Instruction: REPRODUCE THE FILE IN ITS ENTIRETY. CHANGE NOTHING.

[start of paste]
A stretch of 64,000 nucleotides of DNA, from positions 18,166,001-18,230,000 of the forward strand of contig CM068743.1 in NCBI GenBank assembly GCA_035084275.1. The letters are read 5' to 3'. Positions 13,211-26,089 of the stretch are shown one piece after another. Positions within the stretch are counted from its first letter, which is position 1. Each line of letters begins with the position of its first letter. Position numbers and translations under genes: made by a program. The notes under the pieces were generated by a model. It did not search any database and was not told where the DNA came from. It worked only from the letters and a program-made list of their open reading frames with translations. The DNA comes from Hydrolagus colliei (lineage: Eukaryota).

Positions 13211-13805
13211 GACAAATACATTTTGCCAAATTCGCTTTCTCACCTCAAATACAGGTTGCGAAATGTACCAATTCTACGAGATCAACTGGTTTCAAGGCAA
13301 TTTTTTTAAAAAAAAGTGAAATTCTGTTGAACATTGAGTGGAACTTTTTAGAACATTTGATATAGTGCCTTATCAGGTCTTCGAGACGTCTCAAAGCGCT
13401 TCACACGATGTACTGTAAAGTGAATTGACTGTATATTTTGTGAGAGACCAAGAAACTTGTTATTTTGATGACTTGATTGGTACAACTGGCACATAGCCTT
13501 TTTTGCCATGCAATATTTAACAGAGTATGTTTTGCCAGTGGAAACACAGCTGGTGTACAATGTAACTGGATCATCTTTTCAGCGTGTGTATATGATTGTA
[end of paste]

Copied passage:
A stretch of 64,000 nucleotides of DNA, from positions 18,166,001-18,230,000 of the forward strand of contig CM068743.1 in NCBI GenBank assembly GCA_035084275.1. The letters are read 5' to 3'. Positions 13,211-26,089 of the stretch are shown one piece after another. Positions within the stretch are counted from its first letter, which is position 1. Each line of letters begins with the position of its first letter. Position numbers and translations under genes: made by a program. The notes under the pieces were generated by a model. It did not search any database and was not told where the DNA came from. It worked only from the letters and a program-made list of their open reading frames with translations. The DNA comes from Hydrolagus colliei (lineage: Eukaryota).

Positions 13211-13805
13211 GACAAATACATTTTGCCAAATTCGCTTTCTCACCTCAAATACAGGTTGCGAAATGTACCAATTCTACGAGATCAACTGGTTTCAAGGCAA
13301 TTTTTTTAAAAAAAAGTGAAATTCTGTTGAACATTGAGTGGAACTTTTTAGAACATTTGATATAGTGCCTTATCAGGTCTTCGAGACGTCTCAAAGCGCT
13401 TCACACGATGTACTGTAAAGTGAATTGACTGTATATTTTGTGAGAGACCAAGAAACTTGTTATTTTGATGACTTGATTGGTACAACTGGCACATAGCCTT
13501 TTTTGCCATGCAATATTTAACAGAGTATGTTTTGCCAGTGGAAACACAGCTGGTGTACAATGTAACTGGATCATCTTTTCAGCGTGTGTATATGATTGTA